I have very simple requirements for my home PC. I expect to be able to download and install pretty much any kind of software I could want with the clicks of a few keys or, without a broadband connection, to be able to get it from a comprehensive CD installation set like the thousands of software packages in the archive on the full Debian set. I expect to be able to do this without having to go to the store and shell out dozens or hundreds of dollars every time I want to install one more piece of software on one more computer, and I expect to be able to keep up with the latest version of the software without having to do that all over again, including spending hundreds of dollars again.

That includes games, a development platform more advanced and flexible than some straightjacket one-option IDE like Visual Studio that costs thousands of dollars, industrial-strength webserver software, stateful firewall capability, multimedia that puts TiVo to shame, fully functional office suites, enterprise class database management systems, high-end graphics production software, et cetera, et alii, ad infinitum, ad nauseam -- whatever I feel like installing today, without even having to buy it.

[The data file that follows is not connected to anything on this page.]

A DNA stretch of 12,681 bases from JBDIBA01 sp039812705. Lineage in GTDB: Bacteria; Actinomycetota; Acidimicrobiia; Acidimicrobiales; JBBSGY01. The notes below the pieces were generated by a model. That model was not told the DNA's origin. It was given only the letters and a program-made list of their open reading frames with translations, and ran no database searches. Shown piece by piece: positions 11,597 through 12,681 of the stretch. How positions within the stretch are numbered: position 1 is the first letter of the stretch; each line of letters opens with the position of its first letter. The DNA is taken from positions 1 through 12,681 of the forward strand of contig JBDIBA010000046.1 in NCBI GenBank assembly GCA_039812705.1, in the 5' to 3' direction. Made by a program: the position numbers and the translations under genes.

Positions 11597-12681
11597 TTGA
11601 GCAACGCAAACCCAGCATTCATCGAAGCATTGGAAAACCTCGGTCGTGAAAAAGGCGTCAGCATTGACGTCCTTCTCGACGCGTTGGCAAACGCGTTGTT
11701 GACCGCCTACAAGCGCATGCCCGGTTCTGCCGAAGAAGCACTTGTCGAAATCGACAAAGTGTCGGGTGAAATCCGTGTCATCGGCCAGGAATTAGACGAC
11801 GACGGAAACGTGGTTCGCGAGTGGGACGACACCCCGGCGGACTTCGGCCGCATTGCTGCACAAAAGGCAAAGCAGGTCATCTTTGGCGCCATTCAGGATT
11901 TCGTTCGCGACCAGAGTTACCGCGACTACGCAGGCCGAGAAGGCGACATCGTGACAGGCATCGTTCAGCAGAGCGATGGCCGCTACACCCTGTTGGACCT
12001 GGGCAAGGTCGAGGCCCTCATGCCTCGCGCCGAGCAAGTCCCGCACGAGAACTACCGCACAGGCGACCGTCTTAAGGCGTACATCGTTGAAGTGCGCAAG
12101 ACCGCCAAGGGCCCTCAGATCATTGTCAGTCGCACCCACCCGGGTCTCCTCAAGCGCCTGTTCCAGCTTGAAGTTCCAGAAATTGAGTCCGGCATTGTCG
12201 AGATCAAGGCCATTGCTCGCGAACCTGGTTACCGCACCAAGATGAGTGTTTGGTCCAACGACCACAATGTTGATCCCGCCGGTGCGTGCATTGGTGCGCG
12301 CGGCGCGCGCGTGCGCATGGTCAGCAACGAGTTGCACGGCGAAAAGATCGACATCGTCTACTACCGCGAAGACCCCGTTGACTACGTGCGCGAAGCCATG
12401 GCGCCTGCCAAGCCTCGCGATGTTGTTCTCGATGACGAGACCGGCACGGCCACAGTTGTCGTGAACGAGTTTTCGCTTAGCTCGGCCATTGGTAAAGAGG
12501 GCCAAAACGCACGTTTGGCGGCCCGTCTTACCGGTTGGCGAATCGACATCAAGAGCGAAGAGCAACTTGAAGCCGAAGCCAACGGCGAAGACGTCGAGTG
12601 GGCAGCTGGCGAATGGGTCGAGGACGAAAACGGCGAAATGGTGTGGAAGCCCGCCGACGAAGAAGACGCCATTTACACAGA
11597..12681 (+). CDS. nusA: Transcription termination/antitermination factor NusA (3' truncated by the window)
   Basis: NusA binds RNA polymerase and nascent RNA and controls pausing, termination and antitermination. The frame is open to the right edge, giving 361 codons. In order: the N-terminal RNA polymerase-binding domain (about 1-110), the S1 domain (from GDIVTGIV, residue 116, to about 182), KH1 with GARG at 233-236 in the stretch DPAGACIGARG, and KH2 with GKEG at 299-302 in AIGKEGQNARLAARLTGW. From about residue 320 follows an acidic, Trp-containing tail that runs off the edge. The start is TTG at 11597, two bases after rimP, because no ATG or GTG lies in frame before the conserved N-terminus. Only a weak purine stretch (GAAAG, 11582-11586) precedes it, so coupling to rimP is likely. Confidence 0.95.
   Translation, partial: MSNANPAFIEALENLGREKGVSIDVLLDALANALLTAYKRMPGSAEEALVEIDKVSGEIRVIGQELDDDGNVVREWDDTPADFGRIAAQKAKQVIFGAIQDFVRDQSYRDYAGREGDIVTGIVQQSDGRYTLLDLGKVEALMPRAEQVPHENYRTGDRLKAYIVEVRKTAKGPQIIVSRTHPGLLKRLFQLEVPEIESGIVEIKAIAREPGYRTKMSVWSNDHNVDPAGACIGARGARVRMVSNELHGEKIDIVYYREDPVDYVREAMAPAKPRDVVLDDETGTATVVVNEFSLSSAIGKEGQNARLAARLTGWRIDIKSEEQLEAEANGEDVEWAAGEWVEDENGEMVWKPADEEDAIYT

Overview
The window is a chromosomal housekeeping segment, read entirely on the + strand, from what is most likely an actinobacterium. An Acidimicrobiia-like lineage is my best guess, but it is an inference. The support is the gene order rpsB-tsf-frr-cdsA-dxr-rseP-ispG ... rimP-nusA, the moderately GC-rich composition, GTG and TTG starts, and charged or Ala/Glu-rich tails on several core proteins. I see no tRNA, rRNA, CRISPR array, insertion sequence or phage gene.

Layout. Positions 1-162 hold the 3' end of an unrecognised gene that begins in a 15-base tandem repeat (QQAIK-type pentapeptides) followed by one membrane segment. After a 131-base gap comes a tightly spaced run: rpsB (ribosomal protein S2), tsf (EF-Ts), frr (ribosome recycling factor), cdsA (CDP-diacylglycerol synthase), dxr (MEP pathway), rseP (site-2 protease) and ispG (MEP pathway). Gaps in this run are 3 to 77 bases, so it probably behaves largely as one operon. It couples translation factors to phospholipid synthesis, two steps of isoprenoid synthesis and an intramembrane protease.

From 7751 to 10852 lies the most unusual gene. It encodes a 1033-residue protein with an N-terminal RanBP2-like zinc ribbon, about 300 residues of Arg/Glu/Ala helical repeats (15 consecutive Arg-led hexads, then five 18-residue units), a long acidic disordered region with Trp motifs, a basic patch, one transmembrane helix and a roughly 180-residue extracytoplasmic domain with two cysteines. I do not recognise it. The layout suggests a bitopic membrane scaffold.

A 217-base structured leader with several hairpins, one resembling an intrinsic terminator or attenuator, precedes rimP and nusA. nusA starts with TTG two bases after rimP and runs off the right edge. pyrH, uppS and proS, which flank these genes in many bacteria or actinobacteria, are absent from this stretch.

"I don't run an internet connection at home because that lets me keep my PC running fast with no virus checking/etc clogging things up. So, having to download something to get my new game running is not acceptable."
I don't want to have to pull my network cable to keep my PC running fast with no virus checking, et cetera, clogging things up. I'm also pleased with the ability to install any of thousands of software packages from either the Internet or local CDs, at my own option.

"I also require it to work correctly with any standard hardware I might buy."
Perhaps you're not aware of this, but that's not an argument in Windows' favor.

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why not

by Jaqui In reply to simple indeed